Effective management and restoration of salt marshes and other vegetated intertidal habitats require objective and spatially integrated metrics of geomorphic status and vulnerability. The unvegetated-vegetated marsh ratio (UVVR), a recently developed metric, can be used to establish present-day vegetative cover, identify stability thresholds, and quantify vulnerability to open-water conversion over a range of spatial scales. We developed a Landsat-based approach to quantify the within-pixel vegetated fraction and UVVR for coastal wetlands of the conterminous United States, at 30-m resolution for 2014–2018. Here we present the methodology used to generate the UVVR from spectral indices, along with calibration, validation, and spatial autocorrelation assessments. We then demonstrate multiple applications of the data across varying spatial scales: first, we aggregate the UVVR across individual states and estuaries to quantify total vegetated wetland area for the nation. On the state level, Louisiana and Florida account for over 50% of the nation’s total, while on the estuarine level, the Chesapeake Bay Estuary and selected Louisiana coastal areas each account for over 6% of the nation’s total vegetated wetland area. Second, we present cases where this dataset can be used to track wetland change (e.g., expansion due to restoration and loss due to stressors). Lastly, we propose a classification methodology that delineates areas vulnerable to open-water expansion based on the 5-year mean and standard deviation of the UVVR. Calculating the UVVR for the period-of-record back to 1985, as well as regular updating, will fill a critical gap for tracking national status of salt marshes and other vegetated habitats through time and space.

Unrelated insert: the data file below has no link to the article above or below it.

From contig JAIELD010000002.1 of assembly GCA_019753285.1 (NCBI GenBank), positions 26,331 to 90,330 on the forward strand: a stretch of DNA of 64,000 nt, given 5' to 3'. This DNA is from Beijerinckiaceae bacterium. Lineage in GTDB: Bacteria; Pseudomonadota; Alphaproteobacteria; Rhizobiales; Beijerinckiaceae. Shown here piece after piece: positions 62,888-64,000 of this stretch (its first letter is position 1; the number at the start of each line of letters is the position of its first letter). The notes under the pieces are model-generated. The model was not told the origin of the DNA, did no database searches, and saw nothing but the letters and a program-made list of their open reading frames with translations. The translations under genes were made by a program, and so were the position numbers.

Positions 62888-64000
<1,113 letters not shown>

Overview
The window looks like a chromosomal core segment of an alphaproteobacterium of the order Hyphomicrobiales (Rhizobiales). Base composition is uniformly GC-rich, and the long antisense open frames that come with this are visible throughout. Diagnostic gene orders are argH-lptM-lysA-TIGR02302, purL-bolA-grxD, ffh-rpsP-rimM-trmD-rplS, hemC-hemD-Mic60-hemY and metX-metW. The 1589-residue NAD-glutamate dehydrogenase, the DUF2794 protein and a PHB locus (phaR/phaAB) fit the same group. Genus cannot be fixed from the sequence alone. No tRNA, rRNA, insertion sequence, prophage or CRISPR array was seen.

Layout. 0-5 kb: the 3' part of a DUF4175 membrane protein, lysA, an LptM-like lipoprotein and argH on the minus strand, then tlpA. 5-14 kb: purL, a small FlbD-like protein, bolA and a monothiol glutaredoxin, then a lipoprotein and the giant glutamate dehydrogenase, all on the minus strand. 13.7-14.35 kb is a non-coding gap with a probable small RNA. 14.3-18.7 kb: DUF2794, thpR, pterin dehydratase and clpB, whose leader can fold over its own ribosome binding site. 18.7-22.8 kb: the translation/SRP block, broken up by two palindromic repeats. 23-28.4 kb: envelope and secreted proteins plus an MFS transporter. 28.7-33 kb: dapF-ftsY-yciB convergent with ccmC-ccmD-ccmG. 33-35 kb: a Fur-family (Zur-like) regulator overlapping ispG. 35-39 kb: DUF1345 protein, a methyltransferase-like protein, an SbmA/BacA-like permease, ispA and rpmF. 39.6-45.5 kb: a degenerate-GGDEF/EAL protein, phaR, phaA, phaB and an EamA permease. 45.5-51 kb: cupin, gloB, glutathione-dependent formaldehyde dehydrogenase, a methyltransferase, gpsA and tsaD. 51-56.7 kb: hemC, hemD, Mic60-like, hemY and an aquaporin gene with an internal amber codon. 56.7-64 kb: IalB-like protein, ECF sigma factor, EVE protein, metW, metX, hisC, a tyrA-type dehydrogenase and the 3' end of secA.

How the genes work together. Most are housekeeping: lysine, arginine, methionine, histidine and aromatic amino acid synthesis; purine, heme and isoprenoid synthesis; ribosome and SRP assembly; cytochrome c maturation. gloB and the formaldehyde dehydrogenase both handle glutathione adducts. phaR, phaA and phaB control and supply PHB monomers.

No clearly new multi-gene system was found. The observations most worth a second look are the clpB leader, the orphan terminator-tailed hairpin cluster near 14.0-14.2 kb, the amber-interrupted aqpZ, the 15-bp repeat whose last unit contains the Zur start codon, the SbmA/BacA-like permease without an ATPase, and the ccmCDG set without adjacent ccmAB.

|Title||Development and application of Landsat-based wetland vegetation cover and unvegetated-vegetated marsh ratio (UVVR) for the conterminous United States|
|Authors||Neil Kamal Ganju, Brady Couvillion, Zafer Defne, Kate Ackerman|
|Publication Subtype||Journal Article|
|Series Title||Estuaries and Coasts|
|Record Source||USGS Publications Warehouse|
|USGS Organization||Woods Hole Coastal and Marine Science Center; Wetland and Aquatic Research Center|
Estuarine processes, hazards, and ecosystems describes several interdisciplinary projects that aim to quantify and understand estuarine processes through observations and numerical modeling. Both the spatial and temporal scales of these mechanisms are important, and therefore require modern instrumentation and state-of-the-art hydrodynamic models. These projects are led from the U.S. Geological...